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Chapter V, Section C: Revenue Integrity

Combatting the Underground Economy

In 2013, the total value of the underground economy in Ontario was estimated to be $16.7 billion or roughly 2.4 per cent of Ontario’s GDP.1 Corresponding tax revenue would help fund essential services like health care or education. When people and businesses avoid paying taxes, everyone else is left to make up the shortfall. This puts the competitiveness of legitimate businesses at risk, and gives some businesses an unfair advantage. That is why the government is continuing to deliver on its commitment to fight the underground economy to support a tax system where everyone pays their fair share.

Progress to date:

  • Through the Aggressive International Tax Planning Underground Economy (AITP-UE) agreement with the Canada Revenue Agency (CRA), the Province has recovered over $1.1 billion since 2013–14. This, combined with enhanced audits conducted by the Province, has resulted in over $1.6 billion in revenue since 2013.
  • Building on the success of the AITP-UE, the Province recently signed a new Ontario Extended Services Agreement. This agreement is built on a strong foundation of programs aimed at addressing tax non-compliance, while providing the government with enhanced flexibility, allowing it to tailor additional initiatives to address new areas of high risk as they are identified. The agreement will initially focus on expanding existing audit coverage into additional high risk areas, and target individuals and businesses that do not file income and sales tax through enhanced compliance activities.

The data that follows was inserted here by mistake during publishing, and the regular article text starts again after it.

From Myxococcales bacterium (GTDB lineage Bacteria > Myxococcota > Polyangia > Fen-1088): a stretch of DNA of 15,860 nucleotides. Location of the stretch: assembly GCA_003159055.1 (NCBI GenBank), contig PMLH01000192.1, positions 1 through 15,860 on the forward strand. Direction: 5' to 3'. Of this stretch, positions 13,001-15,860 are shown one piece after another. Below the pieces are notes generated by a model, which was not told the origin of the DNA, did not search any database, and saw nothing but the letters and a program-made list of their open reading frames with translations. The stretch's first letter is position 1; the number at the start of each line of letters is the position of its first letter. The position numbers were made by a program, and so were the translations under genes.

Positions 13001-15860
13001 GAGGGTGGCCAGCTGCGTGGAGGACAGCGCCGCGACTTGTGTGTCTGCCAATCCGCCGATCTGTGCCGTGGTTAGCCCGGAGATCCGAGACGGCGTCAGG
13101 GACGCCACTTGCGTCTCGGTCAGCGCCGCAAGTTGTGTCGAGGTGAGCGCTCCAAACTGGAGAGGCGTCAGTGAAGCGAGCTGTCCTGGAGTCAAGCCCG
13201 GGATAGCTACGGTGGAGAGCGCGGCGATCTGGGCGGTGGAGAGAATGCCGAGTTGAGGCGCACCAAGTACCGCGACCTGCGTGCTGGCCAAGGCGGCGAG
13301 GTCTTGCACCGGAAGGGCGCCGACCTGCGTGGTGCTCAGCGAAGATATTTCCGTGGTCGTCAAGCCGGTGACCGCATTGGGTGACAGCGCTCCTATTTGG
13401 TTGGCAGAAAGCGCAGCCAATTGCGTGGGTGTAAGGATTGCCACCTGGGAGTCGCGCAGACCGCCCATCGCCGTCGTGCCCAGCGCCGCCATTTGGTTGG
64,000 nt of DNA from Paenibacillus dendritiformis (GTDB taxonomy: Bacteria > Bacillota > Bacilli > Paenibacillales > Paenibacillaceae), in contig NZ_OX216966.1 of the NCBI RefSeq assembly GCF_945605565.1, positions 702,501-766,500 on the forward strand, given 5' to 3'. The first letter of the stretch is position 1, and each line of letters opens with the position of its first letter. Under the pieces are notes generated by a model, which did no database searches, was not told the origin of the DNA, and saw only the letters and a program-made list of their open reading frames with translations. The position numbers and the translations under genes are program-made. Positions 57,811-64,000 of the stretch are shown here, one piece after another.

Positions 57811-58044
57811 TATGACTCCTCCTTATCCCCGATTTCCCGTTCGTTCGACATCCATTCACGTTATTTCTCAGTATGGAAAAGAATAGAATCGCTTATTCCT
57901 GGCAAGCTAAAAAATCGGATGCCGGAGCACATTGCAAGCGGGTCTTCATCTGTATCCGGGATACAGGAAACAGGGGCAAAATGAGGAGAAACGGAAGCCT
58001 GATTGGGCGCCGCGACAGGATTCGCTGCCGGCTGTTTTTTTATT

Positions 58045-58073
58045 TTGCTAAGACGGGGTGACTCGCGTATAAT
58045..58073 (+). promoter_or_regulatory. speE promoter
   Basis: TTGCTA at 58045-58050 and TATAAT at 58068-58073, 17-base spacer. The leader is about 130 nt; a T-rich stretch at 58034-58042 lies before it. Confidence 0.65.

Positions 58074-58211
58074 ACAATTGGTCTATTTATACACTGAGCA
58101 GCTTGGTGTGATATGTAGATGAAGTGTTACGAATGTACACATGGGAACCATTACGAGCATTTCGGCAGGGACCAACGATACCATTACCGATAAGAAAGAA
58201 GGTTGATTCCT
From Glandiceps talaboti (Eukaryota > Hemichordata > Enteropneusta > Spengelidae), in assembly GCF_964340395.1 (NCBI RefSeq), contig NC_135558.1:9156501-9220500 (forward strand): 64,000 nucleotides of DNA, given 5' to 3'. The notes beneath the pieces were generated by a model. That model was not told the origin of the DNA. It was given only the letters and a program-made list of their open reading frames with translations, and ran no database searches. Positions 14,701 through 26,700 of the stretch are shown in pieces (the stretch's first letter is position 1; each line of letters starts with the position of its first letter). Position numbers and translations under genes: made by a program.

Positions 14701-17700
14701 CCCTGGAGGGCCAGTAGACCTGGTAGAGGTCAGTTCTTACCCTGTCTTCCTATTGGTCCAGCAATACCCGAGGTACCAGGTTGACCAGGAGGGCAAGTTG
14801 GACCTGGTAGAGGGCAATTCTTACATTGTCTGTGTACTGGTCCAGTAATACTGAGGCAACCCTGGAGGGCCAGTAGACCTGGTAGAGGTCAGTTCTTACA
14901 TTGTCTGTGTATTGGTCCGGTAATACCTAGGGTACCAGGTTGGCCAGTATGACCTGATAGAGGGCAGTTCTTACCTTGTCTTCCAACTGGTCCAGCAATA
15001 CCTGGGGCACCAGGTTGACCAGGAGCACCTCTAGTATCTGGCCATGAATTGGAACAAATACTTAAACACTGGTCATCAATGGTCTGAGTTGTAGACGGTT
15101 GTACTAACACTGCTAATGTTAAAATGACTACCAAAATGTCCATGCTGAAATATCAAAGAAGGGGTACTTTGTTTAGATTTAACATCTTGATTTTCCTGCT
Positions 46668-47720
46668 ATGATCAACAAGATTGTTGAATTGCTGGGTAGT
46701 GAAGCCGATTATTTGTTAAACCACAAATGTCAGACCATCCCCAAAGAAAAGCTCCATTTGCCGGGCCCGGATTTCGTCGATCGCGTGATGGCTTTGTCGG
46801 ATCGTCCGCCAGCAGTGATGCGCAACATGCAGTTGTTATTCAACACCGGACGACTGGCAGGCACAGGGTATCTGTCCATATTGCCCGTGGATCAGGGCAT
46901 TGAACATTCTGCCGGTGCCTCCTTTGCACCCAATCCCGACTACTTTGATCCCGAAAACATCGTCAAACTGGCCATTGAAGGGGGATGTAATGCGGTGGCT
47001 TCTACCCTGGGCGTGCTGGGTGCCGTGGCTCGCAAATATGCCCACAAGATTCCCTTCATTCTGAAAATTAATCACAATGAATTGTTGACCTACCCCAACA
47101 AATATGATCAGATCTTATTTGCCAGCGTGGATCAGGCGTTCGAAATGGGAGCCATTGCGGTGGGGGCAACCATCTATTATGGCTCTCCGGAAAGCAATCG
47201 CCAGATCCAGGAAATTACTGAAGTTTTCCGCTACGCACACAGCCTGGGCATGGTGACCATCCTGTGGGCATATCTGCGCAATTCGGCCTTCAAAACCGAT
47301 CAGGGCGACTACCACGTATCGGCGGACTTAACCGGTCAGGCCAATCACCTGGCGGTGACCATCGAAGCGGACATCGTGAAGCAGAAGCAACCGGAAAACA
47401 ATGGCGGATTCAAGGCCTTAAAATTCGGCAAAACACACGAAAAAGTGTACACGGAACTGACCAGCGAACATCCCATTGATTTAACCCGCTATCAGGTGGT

• The government launched a comprehensive education campaign that informs the public on how participation in the underground economy puts people at risk of poor workmanship, lack of warranty, fraud, personal liability, and health and safety issues.

Addressing Electronic Sales Suppression

Electronic sales suppression (ESS) involves the manipulation of point-of-sale systems for the purposes of underreporting income. When businesses underreport income, they avoid paying their fair share of taxes. Ontario loses approximately $500 million annually to ESS activity — revenue that could have gone to important public services like health care and education. That is why the Province has already taken steps to make ESS illegal, and punishable by fines, and in some cases imprisonment. Moving forward, the Province will introduce legislation to address the practice of ESS. The legislation would require prescribed businesses to update their electronic cash register systems to meet legal requirements that will stop the ability to manipulate sales transaction information.